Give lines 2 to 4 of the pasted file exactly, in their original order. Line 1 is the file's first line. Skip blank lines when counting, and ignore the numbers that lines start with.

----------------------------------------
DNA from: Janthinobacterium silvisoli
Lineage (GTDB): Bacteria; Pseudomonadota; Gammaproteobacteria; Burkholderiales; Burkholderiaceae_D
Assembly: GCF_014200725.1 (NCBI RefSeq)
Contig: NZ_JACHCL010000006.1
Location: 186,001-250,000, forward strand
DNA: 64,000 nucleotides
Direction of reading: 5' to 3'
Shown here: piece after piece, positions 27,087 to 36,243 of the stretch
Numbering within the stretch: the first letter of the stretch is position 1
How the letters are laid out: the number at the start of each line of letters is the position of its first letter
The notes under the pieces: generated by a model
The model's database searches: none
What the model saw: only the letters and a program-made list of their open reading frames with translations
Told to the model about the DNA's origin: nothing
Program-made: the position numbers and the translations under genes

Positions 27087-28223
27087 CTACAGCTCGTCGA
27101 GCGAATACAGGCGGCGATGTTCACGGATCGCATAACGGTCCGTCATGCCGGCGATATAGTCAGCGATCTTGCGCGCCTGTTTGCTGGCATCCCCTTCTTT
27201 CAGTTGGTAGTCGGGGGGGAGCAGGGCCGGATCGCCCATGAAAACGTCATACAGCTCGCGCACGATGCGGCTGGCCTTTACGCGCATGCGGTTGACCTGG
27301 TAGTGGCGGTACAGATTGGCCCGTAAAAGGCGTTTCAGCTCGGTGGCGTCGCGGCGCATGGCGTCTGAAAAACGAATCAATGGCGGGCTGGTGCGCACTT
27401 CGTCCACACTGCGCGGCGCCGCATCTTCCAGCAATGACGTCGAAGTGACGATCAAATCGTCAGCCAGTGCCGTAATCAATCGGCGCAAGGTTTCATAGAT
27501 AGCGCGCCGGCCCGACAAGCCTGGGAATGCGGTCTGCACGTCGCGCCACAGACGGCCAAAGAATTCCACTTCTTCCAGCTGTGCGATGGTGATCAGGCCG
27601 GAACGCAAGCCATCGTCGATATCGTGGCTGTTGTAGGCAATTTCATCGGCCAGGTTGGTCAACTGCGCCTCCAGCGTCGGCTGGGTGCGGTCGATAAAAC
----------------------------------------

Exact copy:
Lineage (GTDB): Bacteria; Pseudomonadota; Gammaproteobacteria; Burkholderiales; Burkholderiaceae_D
Assembly: GCF_014200725.1 (NCBI RefSeq)
Contig: NZ_JACHCL010000006.1